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Variation Equations (page 3 of 3)

  • The weight of a body varies inversely as the square of its distance from the center of the earth. If the radius of the earth is 4000 miles, how much would a 200-pound man weight 1000 miles above the surface of the earth?

    Remembering that "weight" is a force, let the weight be designated by "F". The distance of a body from the center of the earth is "d". Then the formula is the following:

      F = k / d2

    Plug in the given data point of (d, F) = (4000, 200) and solve for k:

      200 = k / (4000)2
      (200)(16,000,000) = k = 3,200,000,000

    (Hey; there's nothing that says that k has to be small!)

    Since the distance is always measured from the center of the earth, if the guy is in orbit a thousand miles up, then his distance is the 4000 miles from the center to the surface plus the 1000 miles from the surface to his ship. That is, d = 5000. Plug this in, and solve for F:

      F = (3,200,000,000) / (5000)2
      F = 128 Copyright © Elizabeth Stapel 2000-2011 All Rights Reserved

    Then the guy weighs 128 pounds.

  • Under certain conditions, the thrust T of a propeller varies jointly as the fourth power of its diameter d and the square of the number n of revolutions per second. Show that, if n is doubled and d is halved, the thrust T is decreased by 75%.

    Your first instinct is to say, "What the heck?", and your second is to say, "But they didn't give us any data points! We've got no numbers!". Here's a tip: when you have no idea what to do, try playing around with what they gave you, and see if anything useful happens.




    At the very least, I can translate the formula from English into math:

      T = k d4 n2

    Now what? Well, whatever the diameter used to be, my new diameter is now half the old diameter. And whatever the number of revolutions used to be, the new number is twice that value. So I'll plug in "( 1/2 )d = d / 2" where "d" used to be, and plug in "2n" where "n" used to be, and see if I can "find" the original "thrust" expression, k d4 n2, within the results:

      new T = k( d / 2 )4( 2n )2
      = k( d 4 / 16 )( 4n2 )
      = k( d 4 )( 1 / 16 )( 4 )( n2 )
      = k( d 4n2 )( 4 / 16 )
      = ( kd 4n2 )( 1 / 4 ) = ( 1 / 4 )( old T )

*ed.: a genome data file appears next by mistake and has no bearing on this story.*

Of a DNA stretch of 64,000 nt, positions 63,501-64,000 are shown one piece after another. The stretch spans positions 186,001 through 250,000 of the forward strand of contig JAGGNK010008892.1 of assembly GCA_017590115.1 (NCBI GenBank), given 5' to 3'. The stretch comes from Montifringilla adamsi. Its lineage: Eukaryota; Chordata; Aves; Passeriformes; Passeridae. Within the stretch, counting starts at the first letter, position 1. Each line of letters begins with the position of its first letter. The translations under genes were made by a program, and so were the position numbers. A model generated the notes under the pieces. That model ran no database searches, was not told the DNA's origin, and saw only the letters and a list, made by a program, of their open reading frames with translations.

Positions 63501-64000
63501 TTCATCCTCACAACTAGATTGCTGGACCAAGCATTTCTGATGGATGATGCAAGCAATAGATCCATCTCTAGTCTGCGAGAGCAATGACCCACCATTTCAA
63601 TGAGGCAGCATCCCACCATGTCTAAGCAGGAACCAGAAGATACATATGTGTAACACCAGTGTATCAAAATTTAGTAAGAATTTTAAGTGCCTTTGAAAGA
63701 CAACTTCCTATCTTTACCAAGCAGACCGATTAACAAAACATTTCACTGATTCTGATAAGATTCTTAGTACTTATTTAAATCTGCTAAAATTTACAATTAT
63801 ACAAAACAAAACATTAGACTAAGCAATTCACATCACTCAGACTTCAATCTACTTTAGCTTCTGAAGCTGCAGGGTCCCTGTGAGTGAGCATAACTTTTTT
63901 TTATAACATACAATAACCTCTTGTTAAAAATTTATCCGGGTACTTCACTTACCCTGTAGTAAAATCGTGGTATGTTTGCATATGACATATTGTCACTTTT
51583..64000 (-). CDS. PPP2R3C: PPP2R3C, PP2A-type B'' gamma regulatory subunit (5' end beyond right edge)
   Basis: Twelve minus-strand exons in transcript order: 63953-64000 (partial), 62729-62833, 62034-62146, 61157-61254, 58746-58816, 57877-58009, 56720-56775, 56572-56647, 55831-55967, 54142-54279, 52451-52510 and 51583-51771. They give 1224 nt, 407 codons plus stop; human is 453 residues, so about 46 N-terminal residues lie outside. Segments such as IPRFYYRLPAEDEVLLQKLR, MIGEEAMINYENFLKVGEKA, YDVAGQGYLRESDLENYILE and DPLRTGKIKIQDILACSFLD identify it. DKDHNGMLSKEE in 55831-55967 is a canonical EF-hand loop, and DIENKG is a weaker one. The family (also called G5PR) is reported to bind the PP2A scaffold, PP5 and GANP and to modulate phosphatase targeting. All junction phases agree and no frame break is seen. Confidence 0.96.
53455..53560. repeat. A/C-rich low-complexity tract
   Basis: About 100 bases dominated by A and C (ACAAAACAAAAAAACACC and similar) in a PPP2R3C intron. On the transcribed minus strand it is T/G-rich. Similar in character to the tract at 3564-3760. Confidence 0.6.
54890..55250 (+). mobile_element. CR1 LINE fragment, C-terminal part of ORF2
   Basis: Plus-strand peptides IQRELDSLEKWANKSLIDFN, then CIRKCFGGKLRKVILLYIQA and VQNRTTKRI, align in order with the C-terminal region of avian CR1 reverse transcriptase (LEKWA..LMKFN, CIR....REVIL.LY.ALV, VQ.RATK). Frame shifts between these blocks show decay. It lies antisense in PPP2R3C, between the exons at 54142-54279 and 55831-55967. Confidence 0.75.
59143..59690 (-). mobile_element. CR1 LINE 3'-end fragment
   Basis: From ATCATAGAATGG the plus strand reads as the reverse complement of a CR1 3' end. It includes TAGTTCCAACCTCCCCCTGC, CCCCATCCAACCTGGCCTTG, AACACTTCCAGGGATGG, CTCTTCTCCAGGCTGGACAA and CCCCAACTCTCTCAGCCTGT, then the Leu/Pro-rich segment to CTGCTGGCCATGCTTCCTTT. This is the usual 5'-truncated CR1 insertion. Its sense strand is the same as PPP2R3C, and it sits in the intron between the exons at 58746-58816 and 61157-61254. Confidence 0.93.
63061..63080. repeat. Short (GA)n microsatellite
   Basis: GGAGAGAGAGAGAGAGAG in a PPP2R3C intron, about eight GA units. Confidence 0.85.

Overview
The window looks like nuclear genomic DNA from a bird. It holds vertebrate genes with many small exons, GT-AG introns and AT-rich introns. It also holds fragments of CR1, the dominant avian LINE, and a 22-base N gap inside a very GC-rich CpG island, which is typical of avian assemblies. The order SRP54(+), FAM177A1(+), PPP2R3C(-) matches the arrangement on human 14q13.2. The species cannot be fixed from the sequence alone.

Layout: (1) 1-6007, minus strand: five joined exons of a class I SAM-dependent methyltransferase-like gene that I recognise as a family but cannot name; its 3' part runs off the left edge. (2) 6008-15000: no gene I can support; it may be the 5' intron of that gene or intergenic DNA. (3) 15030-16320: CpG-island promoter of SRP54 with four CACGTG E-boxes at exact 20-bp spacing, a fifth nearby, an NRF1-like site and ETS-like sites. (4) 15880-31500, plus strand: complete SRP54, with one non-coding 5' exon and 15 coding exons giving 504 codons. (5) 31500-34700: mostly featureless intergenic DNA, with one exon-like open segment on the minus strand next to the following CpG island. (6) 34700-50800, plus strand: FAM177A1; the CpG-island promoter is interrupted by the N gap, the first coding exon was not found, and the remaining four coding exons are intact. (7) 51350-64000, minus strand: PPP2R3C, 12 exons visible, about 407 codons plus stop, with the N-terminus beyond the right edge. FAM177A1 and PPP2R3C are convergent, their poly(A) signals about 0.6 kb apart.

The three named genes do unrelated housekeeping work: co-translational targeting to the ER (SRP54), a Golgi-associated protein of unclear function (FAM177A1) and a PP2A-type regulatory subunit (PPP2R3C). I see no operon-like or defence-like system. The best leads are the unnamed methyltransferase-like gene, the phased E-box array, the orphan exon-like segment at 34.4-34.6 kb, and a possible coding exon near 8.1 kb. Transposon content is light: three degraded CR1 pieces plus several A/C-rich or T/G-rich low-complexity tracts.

In other words, when I make the changes they said to make, my new thrust is one-fourth of the old thrust, which means that the thrust has been decreased by three-fourths, or 75%.

  • The number of hours h that it takes m men to assemble x machines varies directly as the number of machines and inversely as the number of men. If four men can assemble 12 machines in four hours, how many men are needed to assemble 36 machines in eight hours?

    First, translate the English into math:

      h = kx / m

    Plug in the given data point and solve for k:

      4 = k ( 12 ) / ( 4 )
      16 = 12 k
      16/12 = k = 4/3

    Now plug in the new information, and solve for the answer they want:

      h = ( 4/3 ) x / m
      8 = ( 4/3 )( 36 ) / m

      8 = 48 / m
      8m = 48
      m = 6

    Remember that they didn't ask for the value of the variable m. I have to answer the question that they did ask: "They will need six men."

As an aside, note that the language of variation is often used by pundits and politicians when they're trying to sound smart, but they don't really know what the terms mean, so they use them incorrectly. They will say "this is directly proportional to that", when all they mean is that there is a positive statistical correlation between the two things (increasing one thing makes the other thing increase, too). They will say "this is inversely proportional to that", when all they mean is that there is a negative statistical correlation between the two things (increase one thing makes the other thing decrease). When listening to people, keep in the back of your head what is the actual definition of the terms (in case you're listening to, say, a scientist, who will use the terms properly) and also the common misuse of the terms (in case you're listening to, say, the evening news).

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Cite this article as:

Stapel, Elizabeth. "Variation-Equation Word Problems." Purplemath. Available from Accessed



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